To understand the reasons behind this it is necessary to be aware of the original bidding process for the event. In 1996 Gateshead Council was invited by the British Athletics Federation (BAF) to become the venue partner in a bid for the 2000 European Cup.

  In October 1997 the formal bid presentation was made to EAA Council at their meeting in Budapest. In opposition were France and Spain. After initially tying with France at the voting stage, the second vote awarded the event to France with the intention of staging the event in Martinique.

  During the week after the presentation it became apparent that BAF had gone into administration and would therefore have been unable to meet the contractual obligations of the event.

  In 1998 EAA contacted Gateshead Council directly to invite it to host the 1999 European Cup as problems had arisen with Martinique as a venue and there were knock on effects with other locations. The Council had to decline the offer as it was hosting the World Veterans Championships in 1999. EAA came back with an invitation to host in 2000.

  As the new National Governing Body, UK Athletics (UKA) was in an early developmental stage and uncertain about the financial basis of its future, it was clearly unable to take on the organisational, administrative and financial responsibilities of the event.

  Against this background Gateshead Council accepted the invitation from EAA and entered into a contractual arrangement.

  Gateshead formed a Local Organising Committee (LOC) predominantly from officers of the Council with representation from UK Athletics and UK Sport. The LOC worked closely with EAA and delivered a very successful event.

  The event was supported by UK Sport from the World Class Events Awards Programme and the objectives of UK Sport in promoting their support of world class events and facilitate successful events for the benefit of elite performers were achieved.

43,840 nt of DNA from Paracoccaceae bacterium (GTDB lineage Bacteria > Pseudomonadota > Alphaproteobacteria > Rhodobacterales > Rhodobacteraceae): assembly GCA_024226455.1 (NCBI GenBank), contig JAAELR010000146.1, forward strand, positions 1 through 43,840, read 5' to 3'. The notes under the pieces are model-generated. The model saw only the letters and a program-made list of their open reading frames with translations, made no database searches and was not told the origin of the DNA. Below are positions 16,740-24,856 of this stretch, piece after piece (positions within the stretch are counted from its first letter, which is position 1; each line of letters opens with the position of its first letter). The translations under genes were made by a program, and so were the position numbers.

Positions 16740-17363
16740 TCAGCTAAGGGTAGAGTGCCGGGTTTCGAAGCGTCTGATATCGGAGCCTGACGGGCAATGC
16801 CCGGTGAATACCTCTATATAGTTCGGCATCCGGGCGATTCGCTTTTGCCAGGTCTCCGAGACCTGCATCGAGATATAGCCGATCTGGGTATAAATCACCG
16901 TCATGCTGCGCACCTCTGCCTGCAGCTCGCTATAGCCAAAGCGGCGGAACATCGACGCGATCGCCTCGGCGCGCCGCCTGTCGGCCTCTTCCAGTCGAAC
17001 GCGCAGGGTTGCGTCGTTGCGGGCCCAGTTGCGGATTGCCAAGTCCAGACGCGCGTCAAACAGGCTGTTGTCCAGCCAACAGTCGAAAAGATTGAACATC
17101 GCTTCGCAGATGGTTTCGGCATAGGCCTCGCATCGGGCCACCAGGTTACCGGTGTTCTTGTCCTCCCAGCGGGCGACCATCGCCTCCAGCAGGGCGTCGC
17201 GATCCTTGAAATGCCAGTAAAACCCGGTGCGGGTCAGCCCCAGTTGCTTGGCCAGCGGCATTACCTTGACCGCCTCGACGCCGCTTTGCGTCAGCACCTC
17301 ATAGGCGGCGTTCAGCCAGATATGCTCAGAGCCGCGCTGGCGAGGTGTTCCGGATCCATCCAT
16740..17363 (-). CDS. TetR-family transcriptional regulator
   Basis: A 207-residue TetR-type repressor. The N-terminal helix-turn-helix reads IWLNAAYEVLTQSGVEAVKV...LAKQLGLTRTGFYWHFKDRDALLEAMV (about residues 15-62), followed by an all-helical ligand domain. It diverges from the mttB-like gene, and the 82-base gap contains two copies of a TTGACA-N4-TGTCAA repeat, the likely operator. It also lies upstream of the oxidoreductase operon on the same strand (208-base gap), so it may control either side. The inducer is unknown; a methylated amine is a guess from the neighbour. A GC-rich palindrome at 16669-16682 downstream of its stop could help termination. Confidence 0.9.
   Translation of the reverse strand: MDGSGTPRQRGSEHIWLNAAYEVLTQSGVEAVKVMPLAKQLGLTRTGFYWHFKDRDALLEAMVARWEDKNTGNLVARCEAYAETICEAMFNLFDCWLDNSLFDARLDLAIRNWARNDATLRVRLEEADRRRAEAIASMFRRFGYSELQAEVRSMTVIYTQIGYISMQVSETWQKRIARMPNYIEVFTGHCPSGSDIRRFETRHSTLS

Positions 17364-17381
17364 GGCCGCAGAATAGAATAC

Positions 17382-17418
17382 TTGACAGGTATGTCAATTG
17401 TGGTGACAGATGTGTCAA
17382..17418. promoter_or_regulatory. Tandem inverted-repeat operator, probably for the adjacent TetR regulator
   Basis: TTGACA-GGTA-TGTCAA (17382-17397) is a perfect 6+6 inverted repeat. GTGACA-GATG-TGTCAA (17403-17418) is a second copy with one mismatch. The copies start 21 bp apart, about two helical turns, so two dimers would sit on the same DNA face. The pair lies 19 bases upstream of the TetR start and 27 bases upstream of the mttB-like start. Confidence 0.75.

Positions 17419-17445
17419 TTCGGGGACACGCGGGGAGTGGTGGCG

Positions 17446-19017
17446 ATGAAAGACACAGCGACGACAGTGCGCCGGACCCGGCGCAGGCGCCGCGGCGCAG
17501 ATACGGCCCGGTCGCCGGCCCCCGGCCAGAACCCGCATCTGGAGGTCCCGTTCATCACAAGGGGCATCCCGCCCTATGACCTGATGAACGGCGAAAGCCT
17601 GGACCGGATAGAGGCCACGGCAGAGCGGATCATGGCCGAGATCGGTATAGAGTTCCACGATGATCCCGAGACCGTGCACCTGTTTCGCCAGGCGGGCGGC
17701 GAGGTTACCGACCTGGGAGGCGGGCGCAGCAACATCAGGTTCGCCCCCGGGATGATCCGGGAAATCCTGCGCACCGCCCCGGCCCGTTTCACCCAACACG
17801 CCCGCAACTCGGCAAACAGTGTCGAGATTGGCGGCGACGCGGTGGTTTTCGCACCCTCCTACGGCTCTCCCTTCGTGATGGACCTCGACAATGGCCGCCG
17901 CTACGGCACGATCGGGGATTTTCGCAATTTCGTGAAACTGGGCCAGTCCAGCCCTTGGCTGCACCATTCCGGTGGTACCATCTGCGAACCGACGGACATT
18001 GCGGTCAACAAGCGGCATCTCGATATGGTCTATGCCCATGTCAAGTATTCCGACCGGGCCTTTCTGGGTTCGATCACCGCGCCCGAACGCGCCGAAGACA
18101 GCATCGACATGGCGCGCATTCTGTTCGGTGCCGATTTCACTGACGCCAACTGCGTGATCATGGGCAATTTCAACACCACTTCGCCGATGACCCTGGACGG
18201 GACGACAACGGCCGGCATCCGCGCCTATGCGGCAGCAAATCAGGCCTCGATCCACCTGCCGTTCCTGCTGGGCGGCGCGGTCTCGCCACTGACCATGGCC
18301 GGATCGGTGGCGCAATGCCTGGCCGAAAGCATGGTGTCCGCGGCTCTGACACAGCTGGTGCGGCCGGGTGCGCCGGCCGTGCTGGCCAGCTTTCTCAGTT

In terms of performance, Great Britain won the men's competition and the women finished in sixth position. The event took place on 15-16 July, two months before the Olympic Games. Promotion of the event was affected by a significant number of withdrawals from the Great Britain team and it is clear that this had an adverse effect on attendance at the event. Nevertheless, the event provided an excellent platform for the Great Britain athletes taking part to compete against high-class opposition in an international competition prior to Olympic competition. The success of the Great Britain men's team in Britain was widely acclaimed and promoted in the media providing a psychological boost before Sydney.

  From the Council's perspective the experience of the event added weight to the argument that local authorities have been the sustainable and reliable element in event promotion in Britain for many years. Whilst, undoubtedly, the aims of the Council were achieved in staging the event, it is clear from post event feedback that British sport and, specifically, athletics enhanced its reputation from an organisational point of view. The British team was given an opportunity to prepare for major competition in front of a partisan crowd and UK Athletics was able to progress future major event bids on the back of a successful event, effectively, made possible by the intervention of a local authority.